As we age there are inevitably fewer and fewer “firsts.” At some point we have done, at least once, pretty much everything we wanted or needed to do.
But I am proud to say that I just experienced a big one – my first Democratic Party Ward Meeting. Roberto and I decided in these times of “What can we do?” to start at the grass roots and see what this work-in-progress called democracy is all about.
We pulled into the community center parking lot early and were surprised at the number of cars. And inside there was a mob. We greeted friends, got in line to be certified and receive our ballots, and found seats. In a few minutes there was standing room only and the current ward chair addressed the crowd.
“My name is Terry Rivera and I am the chair of Ward 4a. I have been the chair for 54 years…” At this point I was sure I had heard wrong but Roberto confirmed, 54 years. “My father was ward chair and then I took over. I want to welcome everyone but also I can’t believe what I’m seeing – so many people! Usually I have to bring my children and grandchildren to make a quorum of six!” Her expression was a mixture of pleasure and shock, with a trace of apprehension.
This meeting, she explained, was for the purpose of electing the ward chair, vice chair and delegates to the county party convention. Before we could proceed she needed everyone to sign an attendance sheet that was being circulated. At this point a woman behind me shouted, “Why don’t you have the official party list from the county? You are supposed to have the list already. That’s what I read in the rules. Why do we have to sign this paper?” Her tone was aggressive and accusatory. I had assumed that a lot of the newcomers were agitated about the election results, the failure of their party, or some other perceived wrong, and she seemed to fit that mold.
Terry told a tale of bureaucratic woe. The county person had refused to give her the list, saying that she would be at the meeting, and now she hadn’t showed. The angry woman continued haranguing until Roberto turned around and asked her to let the meeting continue.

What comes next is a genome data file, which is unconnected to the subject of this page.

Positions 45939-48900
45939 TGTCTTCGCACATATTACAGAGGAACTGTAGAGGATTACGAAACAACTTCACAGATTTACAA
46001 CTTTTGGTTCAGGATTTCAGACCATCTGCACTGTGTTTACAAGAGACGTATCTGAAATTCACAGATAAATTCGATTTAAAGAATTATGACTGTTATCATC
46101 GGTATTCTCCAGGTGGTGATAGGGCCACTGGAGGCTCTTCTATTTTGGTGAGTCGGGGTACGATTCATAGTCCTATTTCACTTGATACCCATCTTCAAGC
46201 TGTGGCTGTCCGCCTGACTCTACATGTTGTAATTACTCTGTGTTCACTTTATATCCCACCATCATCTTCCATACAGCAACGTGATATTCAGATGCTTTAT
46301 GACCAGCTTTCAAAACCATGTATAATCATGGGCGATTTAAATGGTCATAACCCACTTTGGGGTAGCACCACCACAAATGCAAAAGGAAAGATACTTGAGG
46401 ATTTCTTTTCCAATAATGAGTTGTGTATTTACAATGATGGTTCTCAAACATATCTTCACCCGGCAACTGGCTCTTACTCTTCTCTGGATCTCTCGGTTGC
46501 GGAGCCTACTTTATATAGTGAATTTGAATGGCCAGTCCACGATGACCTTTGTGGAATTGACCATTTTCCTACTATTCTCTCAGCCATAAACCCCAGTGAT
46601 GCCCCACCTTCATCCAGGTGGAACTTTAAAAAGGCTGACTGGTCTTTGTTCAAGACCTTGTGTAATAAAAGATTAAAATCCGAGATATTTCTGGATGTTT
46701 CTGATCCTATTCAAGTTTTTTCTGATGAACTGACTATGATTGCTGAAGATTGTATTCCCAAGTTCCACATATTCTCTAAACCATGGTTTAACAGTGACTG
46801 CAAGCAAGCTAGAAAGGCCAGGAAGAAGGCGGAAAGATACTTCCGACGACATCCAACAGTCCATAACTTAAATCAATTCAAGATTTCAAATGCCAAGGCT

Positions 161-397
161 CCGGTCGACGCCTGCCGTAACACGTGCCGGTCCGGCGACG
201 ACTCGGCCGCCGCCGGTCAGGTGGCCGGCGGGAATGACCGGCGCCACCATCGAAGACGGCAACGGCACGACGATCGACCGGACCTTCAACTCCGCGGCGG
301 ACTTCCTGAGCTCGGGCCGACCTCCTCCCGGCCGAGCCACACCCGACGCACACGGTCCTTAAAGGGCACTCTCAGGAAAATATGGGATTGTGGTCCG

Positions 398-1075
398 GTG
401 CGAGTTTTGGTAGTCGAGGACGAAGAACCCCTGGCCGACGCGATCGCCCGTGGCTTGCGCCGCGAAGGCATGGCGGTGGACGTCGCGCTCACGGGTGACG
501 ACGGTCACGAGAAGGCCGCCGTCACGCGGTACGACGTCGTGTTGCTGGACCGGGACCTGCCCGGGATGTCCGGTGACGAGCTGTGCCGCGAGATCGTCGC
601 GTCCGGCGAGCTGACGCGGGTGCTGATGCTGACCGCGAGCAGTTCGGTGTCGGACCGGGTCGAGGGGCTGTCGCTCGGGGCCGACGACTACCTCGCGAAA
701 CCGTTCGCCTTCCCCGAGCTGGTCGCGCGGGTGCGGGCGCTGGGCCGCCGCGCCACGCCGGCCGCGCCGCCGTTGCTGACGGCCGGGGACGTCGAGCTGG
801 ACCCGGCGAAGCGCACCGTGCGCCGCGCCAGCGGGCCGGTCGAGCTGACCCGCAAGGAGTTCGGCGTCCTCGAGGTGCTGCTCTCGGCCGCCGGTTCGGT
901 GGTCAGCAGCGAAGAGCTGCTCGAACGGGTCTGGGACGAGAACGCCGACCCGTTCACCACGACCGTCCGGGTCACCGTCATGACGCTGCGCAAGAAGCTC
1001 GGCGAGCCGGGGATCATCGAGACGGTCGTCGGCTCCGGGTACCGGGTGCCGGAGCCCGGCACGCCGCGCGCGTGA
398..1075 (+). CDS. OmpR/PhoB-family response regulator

There were other procedural questions that revealed all our ignorance about how party politics worked. Finally it was time for nominations for ward chair. Terry was nominated for a 55th term and as her helper was writing the name on the flip chart, a voice in the back of the room said “Can I nominate myself?” The answer was yes, followed by applause, and the young woman moved to the front of the room to stand next to the incumbent while the helper added “Jennifer Warren” to the list. Jennifer introduced herself as an educator with experience from preschool through adult education, and expressed passion for the future of the party.
There were no more nominations and the candidates answered questions and offered their experience and positions on various issues. Terry looked nervous. Could her reign come to an end after all her years of holding the party together? She was glad to finally have the participation she had dreamed of, but would this angry bunch oust her in a pique of frustration? She had the experience, but Jennifer had fresh blood and seemed to be an audience favorite. I could feel the wave of discontent: out with the old, in with the new, things did not go well last November and it must have been the fault of the old guard.
After a few minutes, the angry woman behind me stood up. “This is difficult,” her voice was calm, “because Terry has experience and I value experience, but Jennifer has a great background in education and a lot of energy. I honestly don’t know how to decide,” and she sat down amid a murmur of agreement from the group.
In a couple of minutes Jennifer stepped forward and asked that her name be withdrawn. She would prefer to run for vice-chair. Terry was elected chair and Jennifer vice-chair by joyful acclamation. The next task was to elect twenty-two delegates to go to the county convention next month. Twenty-six of us volunteered – an unheard of situation! We could have voted to select the twenty-two, but we had tasted the sweetness of consensus. Two volunteered to withdraw, two became alternates, and we were done! Not a ballot cast.
The group that was so divided in the beginning, as the bitter newcomers took on the party loyalists, had found unity in mutual respect. Terry would have another term, perhaps her last but it would be filled with more volunteers and energy that she could ever have dreamed of. And Jennifer would learn from the master important lessons about perseverance and sustaining a little plot of grassroots in all kinds of political weather.
As for me and Roberto, we’re off to the county convention next month!